Uhg. So as you know from my blogging about agile techniques, I’ve been getting overloaded. I’m trying to fix this with some success. So here’s what I’ve been trying.
- Velocity. Velocity, the measure of work done in a timeframe, is a big part of Scrum. One reason to measure it is to see what you can do – but another is to make sure you’re not overloaded. I can tell my usual workload doesn’t quite work out, so I’m trying to reduce it a bit here and there. EXAMPLE: Restructuring how much I put into a given project a month.
- Effectiveness. Do things better. I’ve found you can also save time just by doing stuff better. EXAMPLE: I made graphic templates for upcoming graphic work.
- Letting go of the schedule. Work done on time doesn’t matter if it’s poorly done. You have to re-evaluate and re-assess your schedules and in some cases dispose of them entirely. EXAMPLE: I had some library donations to make that kept getting interrupted, so I had to accept “it gets done when it gets done.”
- Iterativeness. The flipside of efficiency is to not try to be perfect. Some things are iterative, things you do over and over or regularly. These can be improved, or mistakes compensated for. EXAMPLE: Cleaning. If I miss a hard water stain in the shower it won’t kill me as I’ll fix that next week.
- Capture. Be sure to capture any big blocks of time you want to use for something. EXAMPLE: I have some convention speaking coming up so I literally put it in my schedule as a big block of time to note “I will be doing nothing else then.”
- Sizing. I’m sticking with the Fibonacci numbers for sizing my work – in hours – as it seems to produce better estimates.
I’ve also looked at things that mess up my planning and scheduling and productivity. The Antipatterns. They are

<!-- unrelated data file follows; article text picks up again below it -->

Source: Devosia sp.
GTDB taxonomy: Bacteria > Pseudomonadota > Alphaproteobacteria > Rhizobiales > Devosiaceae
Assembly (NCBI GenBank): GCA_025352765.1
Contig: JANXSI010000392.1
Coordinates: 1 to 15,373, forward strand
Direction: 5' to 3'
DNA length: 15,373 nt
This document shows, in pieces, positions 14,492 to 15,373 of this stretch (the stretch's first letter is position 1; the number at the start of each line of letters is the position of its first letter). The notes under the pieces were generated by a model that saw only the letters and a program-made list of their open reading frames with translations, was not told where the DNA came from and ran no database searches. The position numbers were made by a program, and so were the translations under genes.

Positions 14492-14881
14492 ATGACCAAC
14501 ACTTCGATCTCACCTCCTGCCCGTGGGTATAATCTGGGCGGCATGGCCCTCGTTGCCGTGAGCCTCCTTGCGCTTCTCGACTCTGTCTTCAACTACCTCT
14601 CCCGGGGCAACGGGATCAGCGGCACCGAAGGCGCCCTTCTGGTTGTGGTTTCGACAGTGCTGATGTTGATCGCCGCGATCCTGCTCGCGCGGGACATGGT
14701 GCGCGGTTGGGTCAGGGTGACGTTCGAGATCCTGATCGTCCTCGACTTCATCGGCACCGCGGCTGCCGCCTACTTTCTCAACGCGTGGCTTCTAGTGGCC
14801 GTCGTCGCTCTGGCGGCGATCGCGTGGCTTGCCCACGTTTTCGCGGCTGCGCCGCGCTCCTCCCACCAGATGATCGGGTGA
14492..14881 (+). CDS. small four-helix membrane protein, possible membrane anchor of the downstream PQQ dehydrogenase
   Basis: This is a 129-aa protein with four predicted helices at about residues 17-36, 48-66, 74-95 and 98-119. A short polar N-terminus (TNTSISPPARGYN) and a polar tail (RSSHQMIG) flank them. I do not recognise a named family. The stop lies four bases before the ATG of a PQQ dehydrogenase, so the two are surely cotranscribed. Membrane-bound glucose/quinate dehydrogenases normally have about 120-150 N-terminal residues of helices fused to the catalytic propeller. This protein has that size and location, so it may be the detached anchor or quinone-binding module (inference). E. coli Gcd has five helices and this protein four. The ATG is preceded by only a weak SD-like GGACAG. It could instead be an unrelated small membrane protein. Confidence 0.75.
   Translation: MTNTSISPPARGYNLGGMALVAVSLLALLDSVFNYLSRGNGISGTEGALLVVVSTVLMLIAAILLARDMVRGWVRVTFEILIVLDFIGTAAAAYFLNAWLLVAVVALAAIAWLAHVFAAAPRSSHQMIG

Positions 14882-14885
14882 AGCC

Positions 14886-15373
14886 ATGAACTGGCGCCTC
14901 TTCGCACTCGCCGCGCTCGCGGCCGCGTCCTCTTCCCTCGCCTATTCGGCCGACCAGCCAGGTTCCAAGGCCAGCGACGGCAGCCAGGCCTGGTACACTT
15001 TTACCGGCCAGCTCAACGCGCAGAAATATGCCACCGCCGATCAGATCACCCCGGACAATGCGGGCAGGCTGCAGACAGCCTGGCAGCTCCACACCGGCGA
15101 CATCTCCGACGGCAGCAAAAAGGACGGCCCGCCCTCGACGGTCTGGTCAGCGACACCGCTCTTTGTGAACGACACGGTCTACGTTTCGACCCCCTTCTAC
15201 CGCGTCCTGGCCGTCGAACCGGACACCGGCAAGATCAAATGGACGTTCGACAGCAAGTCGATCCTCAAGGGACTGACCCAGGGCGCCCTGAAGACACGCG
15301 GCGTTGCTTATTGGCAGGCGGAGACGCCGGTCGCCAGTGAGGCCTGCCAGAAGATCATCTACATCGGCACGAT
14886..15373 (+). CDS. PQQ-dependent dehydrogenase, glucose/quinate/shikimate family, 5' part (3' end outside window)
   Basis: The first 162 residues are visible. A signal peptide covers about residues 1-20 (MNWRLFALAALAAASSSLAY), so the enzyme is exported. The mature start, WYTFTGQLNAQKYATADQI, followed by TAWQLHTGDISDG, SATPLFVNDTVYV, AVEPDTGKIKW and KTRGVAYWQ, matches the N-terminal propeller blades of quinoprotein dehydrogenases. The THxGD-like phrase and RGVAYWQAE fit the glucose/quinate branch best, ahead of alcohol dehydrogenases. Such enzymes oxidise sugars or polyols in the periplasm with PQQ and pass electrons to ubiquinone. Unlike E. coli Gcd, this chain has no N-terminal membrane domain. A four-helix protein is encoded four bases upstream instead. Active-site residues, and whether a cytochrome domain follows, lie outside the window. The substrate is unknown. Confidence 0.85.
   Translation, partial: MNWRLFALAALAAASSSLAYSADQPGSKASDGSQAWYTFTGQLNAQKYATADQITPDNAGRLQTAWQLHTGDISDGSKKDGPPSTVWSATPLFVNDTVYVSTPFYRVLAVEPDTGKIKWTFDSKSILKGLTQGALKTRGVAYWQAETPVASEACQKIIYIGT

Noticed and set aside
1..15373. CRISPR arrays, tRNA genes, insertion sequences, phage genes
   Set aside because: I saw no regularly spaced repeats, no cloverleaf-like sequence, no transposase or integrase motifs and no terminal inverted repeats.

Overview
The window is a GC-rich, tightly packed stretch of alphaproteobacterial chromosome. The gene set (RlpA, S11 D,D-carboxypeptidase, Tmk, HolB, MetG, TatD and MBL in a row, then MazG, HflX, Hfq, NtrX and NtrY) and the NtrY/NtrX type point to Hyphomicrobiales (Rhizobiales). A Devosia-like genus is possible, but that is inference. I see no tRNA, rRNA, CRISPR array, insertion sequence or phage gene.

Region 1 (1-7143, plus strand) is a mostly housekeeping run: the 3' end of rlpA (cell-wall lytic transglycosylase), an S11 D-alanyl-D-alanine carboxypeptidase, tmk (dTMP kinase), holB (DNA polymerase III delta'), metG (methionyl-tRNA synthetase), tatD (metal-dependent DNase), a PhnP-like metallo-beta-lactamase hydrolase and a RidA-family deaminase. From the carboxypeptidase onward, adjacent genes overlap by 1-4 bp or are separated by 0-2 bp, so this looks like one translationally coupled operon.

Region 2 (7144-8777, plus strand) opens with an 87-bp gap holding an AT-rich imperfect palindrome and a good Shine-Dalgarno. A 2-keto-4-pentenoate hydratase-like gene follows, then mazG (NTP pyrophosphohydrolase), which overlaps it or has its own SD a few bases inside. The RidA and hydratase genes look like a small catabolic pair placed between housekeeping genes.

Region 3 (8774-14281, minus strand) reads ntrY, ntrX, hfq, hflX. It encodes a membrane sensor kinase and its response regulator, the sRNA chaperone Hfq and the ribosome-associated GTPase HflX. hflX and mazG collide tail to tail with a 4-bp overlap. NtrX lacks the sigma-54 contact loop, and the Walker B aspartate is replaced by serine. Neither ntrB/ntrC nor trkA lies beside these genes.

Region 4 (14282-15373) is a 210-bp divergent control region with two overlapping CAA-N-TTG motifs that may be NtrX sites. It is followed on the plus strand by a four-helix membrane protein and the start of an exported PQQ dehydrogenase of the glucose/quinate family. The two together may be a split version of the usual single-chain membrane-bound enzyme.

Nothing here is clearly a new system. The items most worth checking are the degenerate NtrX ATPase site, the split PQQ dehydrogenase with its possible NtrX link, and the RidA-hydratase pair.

- Loading Up. When you find your maximum velocity of work, it doesn’t mean it’s what you should do. It’s what you’re capable of when you push yourself. What is you sustainable rate?
- Lumping. When possible break things down so you can calculate your workload – and because it lets you adapt better.
- Missing lumps. Some things are just purely about a time commitment, like “setting aside X hours to relax.” Some things are better lumped together just so you’re not micromanaging.
- Not looking at value. When you do something ask what makes it useful – believe me there’s some surprises in there.
- Bad Deadlines. Again, deadlines should serve quality, not the other way around.
- No goals. When you don’t have goals, you can’t plan. We often substitute panic, deadlines, etc. for goals – those aren’t goals. Goals are positive.
- Done over quality. Doing something fast poorly can be worthless.
- Rigidity. Agile methods are about embracing change, and if you have to keep things rigid, you’re not Agile. You need to find ways to be adaptable.
Hope these help you out. Something to look out for in your own life – and anyone you manage.
(By the way I do plenty of books for coaching people to improve in various areas, which may also help you out!)